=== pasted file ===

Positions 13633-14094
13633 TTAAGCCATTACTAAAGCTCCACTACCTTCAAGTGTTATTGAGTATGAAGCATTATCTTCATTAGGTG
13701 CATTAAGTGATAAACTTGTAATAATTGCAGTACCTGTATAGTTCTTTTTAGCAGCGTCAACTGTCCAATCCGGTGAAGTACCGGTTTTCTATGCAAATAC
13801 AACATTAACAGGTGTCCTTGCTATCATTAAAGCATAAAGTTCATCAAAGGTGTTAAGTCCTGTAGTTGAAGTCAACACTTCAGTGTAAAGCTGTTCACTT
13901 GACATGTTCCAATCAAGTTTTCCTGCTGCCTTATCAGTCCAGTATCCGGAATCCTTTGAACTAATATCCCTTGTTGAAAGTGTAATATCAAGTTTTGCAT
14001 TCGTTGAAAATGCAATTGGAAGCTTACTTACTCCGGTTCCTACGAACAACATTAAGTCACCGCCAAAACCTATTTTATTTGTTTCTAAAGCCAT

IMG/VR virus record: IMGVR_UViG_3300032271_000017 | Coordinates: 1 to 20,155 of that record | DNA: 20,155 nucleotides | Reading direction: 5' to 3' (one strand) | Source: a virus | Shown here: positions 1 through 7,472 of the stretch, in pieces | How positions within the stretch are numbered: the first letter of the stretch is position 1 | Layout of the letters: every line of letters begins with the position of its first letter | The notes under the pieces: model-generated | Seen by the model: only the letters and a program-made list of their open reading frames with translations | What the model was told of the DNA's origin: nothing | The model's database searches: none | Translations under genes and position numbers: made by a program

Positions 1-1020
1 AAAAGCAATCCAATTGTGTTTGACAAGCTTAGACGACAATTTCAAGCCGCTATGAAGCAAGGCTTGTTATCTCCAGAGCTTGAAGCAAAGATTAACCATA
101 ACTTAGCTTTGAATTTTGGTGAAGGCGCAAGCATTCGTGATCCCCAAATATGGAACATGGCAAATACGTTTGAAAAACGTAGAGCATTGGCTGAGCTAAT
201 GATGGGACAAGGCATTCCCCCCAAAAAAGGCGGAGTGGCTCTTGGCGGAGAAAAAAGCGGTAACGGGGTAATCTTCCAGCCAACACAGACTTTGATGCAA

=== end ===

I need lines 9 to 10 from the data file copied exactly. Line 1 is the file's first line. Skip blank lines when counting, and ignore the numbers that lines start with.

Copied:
1 AAAAGCAATCCAATTGTGTTTGACAAGCTTAGACGACAATTTCAAGCCGCTATGAAGCAAGGCTTGTTATCTCCAGAGCTTGAAGCAAAGATTAACCATA
101 ACTTAGCTTTGAATTTTGGTGAAGGCGCAAGCATTCGTGATCCCCAAATATGGAACATGGCAAATACGTTTGAAAAACGTAGAGCATTGGCTGAGCTAAT